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        1. Yeah,that’s what i meant.I think they had more support in urban areas,like Chandigarh so they could try to increase their base there.i hope Amit shah asks for at least 35-40 seats there.last time they contested just 23 out of 117.they should definitely increase that a lot.

          They could also try taking advantage of the increasing Dalit voteshare of BJP

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    2. I doubt NDA has any chance in Punjab. As it is, I would consider Chandigarh “a part of Haryana” for electoral purposes. This win shows that BJP is well placed in Haryana rather than reflecting anything on Punjab. Right now the two sister states are having a bitter quarrel as well. BJP has sided clearly with Haryana because it has much bigger stakes there.

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    3. I think exactly opposite might be the case, perhaps AAP was dividing the anti-incumbency votes. So actually AAP’s fall may add voters in favor of congress.

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  6. Speaking of the NCP,did you know that they hold the only LS seat from the Lakshadweep Islands ?I know Lakshadweep has a Muslim majority but still,Cong should have coasted to victory every time an LS election was held in Lakshadweep but that didn’t happen.An even more surprising fact coming up.Did you know that JD(U) won this seat in 2004?Incredible,right?

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  7. Marathas have very recent memory of the Maratha empire and Shivaji and his cohorts giving multiple blows to Muslims.
    This could be the reason that they are not enamored by the ‘meek’ and ‘weak’ projection of RSS.
    RSS is still kinda a Brahmin Baniya types. A Kalyan Singh, a Yogi Adityanath, or Vasundara Raje are not bound by this image and culture hence their appeal goes beyond.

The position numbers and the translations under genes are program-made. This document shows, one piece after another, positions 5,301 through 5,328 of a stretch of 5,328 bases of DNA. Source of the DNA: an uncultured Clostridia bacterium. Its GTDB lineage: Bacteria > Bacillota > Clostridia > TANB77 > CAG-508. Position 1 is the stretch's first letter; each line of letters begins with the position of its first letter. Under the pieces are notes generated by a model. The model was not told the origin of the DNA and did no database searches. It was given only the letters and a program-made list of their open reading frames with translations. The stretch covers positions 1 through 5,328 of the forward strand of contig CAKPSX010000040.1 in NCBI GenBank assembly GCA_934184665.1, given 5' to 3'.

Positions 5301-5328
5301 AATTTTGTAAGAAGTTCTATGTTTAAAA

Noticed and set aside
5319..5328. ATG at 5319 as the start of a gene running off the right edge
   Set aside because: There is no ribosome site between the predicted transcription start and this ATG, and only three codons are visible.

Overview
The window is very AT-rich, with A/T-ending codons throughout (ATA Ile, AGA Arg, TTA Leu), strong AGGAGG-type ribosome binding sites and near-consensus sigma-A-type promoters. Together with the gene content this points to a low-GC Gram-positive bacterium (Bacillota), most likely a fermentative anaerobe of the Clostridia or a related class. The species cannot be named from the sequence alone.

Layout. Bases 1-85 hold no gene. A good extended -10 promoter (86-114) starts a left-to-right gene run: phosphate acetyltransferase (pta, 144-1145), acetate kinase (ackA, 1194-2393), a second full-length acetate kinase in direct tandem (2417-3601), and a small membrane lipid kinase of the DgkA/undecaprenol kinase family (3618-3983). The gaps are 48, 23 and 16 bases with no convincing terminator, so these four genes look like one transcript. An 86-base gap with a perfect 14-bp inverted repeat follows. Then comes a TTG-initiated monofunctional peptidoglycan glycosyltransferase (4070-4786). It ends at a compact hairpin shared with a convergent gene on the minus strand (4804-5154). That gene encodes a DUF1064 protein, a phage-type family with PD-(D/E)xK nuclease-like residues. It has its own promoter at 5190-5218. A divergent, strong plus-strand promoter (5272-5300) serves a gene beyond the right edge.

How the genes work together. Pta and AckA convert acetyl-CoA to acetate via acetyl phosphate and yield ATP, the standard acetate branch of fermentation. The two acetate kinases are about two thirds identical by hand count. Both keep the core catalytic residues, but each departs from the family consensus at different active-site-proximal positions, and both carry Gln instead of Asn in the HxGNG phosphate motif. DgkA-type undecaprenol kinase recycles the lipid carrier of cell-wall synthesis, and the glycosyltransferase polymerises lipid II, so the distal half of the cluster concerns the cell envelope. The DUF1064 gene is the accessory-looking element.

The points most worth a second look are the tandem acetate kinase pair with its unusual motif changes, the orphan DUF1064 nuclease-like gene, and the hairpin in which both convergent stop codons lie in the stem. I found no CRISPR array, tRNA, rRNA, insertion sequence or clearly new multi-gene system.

Mr Mann ki Baat also had a similar image.
    Someone should tell that Fadnavis fellow to take care of his waist.
    And RSS to not take its cowardice and convert it into non violence non sense like that Gaandi fellow.
    Lol. RSS is the only Gaandian organization left in the country.

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  8. Excellent article with pragmatic analysis of politics in Maharashtra, no doubt that Devendra Fadnavis cemented BJP for a long run.

    However I want to mention the ‘Caste’ angle of Maharashtra politics, which somehow is missing in this article, for decades congress & NCP maintained a stronghold in almost all constituencies of Maharashtra because they consistently produced powerful Maratha Leaders at Local Level. Historically, in Mah assembly almost 70-80% of MLAs were Maratha & they always demanded a CM who belongs to same caste. This pattern was disrupted partly because of strong modi wave in 2014 & also because of ani incumbency/corruption. However, we can see the return of this caste based politics during massive rallies/agitations in Maharashtra in the name of ‘Maratha Reservation’, indirectly organised by NCP/ Congress stooges.

    As usual, Congress/ NCP are playing all their cards of caste based politics & surprisingly, it seems to be working. To me, its really worrisome to see the kind of response received for agitations of ‘Maratha Reservation’.

    I still feel its a long way to go for Fadanvis & BJP for 2019 assembly elections, since caste based politics can return any time ib Maharashtra & a ‘Brahmin’ CM will definitely face an uphill task to remain in power in 2019.